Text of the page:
I keep having this dream. It goes like this: I am on a TV show on some cable outlet, and I am taking phone calls and giving out my buy, sell and hold ratings.
Host: Our first caller is Joe from Pennsylvania. Yes, Joe?
Joe: Mr. Cramer, what do you think of
Cramer: Pfizer is a very well-run company and an excellent stock for the long term.
Host: Nancy from New York -- go ahead Nancy. You are on the air with Jim Cramer.
Nancy: What do you think of
here in the mid-20s?
Cramer: Morris is a core holding, an excellent stock -- one that will be great over the long term.
Host: Next up, Gary from Tennessee. Gary, what's your question?
Gary: Would you buy more
here if you owned it?
Cramer: Of course, I would, as First Union is a terrific long-term buy -- one of the best banks of a very undervalued group.
Host: We have Sam from Florida on the line. Go ahead, Sam.
Sam: Mr. Cramer, what do you think of
Cramer: I am glad you asked, Sam, as General Mills is a fantastic core long-term holding. Can't go wrong there.
Oh sure, sometimes the names change. Sometimes I praise REITs; other times I say nice things about utilities and oils, you see, because the answers are all the same: laudatory, congratulatory and positive, without a trace of cynicism or criticism. A perfect smiley-face response.
And then I wake up in a cold sweat, remembering how I had offended no one, pleased everyone and had given exactly the
answer, the one I simply did not believe in at all, about any stock that I was asked about. I feel the lack of shame as if it is a cold chill going down my spine. I can't even begin to get out of bed, let alone see myself in the mirror, and look the glad-handing betrayer right in the eye.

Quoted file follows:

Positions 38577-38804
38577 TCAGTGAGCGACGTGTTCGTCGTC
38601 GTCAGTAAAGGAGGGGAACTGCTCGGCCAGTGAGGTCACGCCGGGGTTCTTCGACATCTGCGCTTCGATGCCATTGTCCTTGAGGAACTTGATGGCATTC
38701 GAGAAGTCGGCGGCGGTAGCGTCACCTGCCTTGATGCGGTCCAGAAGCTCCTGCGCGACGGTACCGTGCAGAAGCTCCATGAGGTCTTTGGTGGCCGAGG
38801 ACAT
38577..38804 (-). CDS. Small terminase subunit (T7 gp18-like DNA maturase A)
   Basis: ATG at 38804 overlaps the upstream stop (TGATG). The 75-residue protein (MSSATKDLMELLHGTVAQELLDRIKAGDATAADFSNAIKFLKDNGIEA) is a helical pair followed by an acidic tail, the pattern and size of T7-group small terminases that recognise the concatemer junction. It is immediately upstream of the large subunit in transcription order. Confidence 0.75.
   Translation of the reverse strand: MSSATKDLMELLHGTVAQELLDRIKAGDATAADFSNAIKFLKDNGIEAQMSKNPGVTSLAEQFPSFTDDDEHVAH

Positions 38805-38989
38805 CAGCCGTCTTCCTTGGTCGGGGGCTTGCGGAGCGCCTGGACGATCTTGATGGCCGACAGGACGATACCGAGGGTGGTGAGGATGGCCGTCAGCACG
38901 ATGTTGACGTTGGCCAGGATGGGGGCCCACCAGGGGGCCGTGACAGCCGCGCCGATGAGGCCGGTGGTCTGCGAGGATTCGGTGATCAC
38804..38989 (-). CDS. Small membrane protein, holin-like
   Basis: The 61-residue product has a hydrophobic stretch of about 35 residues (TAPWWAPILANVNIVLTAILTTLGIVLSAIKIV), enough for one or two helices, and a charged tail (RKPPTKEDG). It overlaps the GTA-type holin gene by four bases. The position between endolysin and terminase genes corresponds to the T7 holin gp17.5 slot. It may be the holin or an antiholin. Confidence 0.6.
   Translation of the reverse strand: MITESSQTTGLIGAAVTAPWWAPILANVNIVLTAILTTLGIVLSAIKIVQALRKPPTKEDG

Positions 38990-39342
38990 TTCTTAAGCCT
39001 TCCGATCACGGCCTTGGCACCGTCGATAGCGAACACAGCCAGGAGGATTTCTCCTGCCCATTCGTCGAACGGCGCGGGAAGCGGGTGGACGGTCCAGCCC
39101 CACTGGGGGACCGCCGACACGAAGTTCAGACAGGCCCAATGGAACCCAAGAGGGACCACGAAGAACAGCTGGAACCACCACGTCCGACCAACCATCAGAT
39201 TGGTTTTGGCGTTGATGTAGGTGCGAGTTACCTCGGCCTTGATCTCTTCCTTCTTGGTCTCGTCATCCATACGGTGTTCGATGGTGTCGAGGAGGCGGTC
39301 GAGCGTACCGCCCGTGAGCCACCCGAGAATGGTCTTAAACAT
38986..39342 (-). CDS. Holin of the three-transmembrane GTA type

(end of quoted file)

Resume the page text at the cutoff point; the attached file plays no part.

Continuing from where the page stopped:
That's what I most fear. The big sellout. The charming, meaningless blather that assures you will be back and nobody ever gets hurt. So what if you said you like something and it goes down? That's the market for you! You don't owe those viewers peanuts!
Nah, I can't do that. I can' t play the game. I guess that's what is so funny when I am on these shows where people call in. Heck, I have to do everything I can to hold back what I really think so I can stay in this game and not be lynched by angry managers. Recently I got asked about a stock I thought for sure might blow up soon. I said it. Just point-blank said it. The stock soon after fell by 40%.
I felt great.
But all I probably did was piss off a bunch of people who were long it or who worked there. And now, a year after the anniversary of my most pilloried performance, the "I am not short
but think at 15 it is going lower" show on
"Squawk Box," I am reminded of what happens when you speak too loudly about what you are worried about. You get hammered by just about everybody.
But, then again, I look at where the stock is now -- 4 and change, down 60% from my cautionary, negative comments -- and I know that my nightmare is just a dream, and I have nothing to fear from my conscience.
It is better to be right and unsparing than wrong and mealy-mouthed. In stocks and in life.
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James J. Cramer is manager of a hedge fund and co-founder of TheStreet.com. At time of publication, his fund had no positions in any stocks mentioned. Cramer's fund also may be long or short certain stocks in his B2B rotisserie league or Red Hot index. His fund often buys and sells securities that are the subject of his columns, both before and after the columns are published, and the positions that his fund takes may change at any time. Under no circumstances does the information in this column represent a recommendation to buy or sell stocks. Cramer's writings provide insights into the dynamics of money management and are not a solicitation for transactions. While he cannot provide investment advice or recommendations, he invites you to comment on his column at